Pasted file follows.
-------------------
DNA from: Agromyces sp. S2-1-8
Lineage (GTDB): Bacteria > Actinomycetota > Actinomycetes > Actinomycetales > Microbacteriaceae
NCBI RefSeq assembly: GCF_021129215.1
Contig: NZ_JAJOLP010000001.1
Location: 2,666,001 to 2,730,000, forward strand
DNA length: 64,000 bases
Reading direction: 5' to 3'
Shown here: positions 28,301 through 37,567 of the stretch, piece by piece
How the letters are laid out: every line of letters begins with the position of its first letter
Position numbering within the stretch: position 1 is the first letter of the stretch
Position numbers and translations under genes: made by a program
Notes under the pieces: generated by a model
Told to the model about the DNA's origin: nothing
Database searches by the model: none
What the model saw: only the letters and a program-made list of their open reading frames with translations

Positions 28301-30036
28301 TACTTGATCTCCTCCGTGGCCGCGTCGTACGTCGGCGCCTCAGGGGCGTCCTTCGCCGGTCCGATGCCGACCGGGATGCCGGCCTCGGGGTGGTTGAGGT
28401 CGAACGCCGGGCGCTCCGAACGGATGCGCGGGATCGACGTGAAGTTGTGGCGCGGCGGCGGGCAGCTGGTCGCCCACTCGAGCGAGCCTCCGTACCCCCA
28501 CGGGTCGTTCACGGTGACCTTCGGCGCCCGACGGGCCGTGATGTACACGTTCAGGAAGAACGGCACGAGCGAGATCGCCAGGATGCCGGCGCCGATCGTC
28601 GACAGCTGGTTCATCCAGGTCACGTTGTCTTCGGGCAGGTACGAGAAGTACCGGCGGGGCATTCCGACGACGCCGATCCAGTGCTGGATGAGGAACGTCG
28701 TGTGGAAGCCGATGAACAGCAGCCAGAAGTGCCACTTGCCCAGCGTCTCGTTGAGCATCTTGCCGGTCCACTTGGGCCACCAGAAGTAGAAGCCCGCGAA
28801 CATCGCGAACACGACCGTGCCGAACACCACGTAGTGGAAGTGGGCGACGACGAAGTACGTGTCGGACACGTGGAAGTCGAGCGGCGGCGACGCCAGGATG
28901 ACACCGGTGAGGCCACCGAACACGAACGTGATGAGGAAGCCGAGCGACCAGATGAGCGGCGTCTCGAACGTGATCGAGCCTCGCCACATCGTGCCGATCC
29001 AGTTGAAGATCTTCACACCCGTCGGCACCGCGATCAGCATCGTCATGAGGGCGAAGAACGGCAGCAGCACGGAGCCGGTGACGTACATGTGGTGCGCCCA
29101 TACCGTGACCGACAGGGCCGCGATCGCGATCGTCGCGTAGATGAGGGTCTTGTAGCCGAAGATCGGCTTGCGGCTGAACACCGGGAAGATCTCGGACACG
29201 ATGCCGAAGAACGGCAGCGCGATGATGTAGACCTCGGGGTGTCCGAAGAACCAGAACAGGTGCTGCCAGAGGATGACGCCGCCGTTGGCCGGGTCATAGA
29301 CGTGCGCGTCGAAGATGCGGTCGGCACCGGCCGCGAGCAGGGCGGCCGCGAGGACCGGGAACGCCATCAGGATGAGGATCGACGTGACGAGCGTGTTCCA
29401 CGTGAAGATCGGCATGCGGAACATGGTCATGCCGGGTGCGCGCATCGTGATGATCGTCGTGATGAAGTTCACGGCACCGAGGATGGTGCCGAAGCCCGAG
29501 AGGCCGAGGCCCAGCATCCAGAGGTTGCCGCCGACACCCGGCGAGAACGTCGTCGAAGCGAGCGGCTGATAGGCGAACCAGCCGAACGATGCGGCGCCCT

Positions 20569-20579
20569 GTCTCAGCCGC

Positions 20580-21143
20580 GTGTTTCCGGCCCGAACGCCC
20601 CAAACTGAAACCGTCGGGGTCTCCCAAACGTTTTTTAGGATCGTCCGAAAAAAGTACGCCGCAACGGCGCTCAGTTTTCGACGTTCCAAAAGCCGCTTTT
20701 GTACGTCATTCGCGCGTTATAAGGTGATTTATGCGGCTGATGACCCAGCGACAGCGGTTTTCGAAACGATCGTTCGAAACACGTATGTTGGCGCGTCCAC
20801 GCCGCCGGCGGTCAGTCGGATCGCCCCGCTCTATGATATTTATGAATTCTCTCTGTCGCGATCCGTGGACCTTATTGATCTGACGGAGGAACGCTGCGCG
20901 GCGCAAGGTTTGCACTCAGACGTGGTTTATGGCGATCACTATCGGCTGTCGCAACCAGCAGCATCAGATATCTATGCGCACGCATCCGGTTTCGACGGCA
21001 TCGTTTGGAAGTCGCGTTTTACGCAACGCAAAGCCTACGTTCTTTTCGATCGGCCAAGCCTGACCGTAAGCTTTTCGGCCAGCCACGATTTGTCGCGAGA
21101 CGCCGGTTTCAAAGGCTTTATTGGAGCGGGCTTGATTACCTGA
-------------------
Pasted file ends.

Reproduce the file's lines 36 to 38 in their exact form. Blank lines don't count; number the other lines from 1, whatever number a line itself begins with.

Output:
20801 GCCGCCGGCGGTCAGTCGGATCGCCCCGCTCTATGATATTTATGAATTCTCTCTGTCGCGATCCGTGGACCTTATTGATCTGACGGAGGAACGCTGCGCG
20901 GCGCAAGGTTTGCACTCAGACGTGGTTTATGGCGATCACTATCGGCTGTCGCAACCAGCAGCATCAGATATCTATGCGCACGCATCCGGTTTCGACGGCA
21001 TCGTTTGGAAGTCGCGTTTTACGCAACGCAAAGCCTACGTTCTTTTCGATCGGCCAAGCCTGACCGTAAGCTTTTCGGCCAGCCACGATTTGTCGCGAGA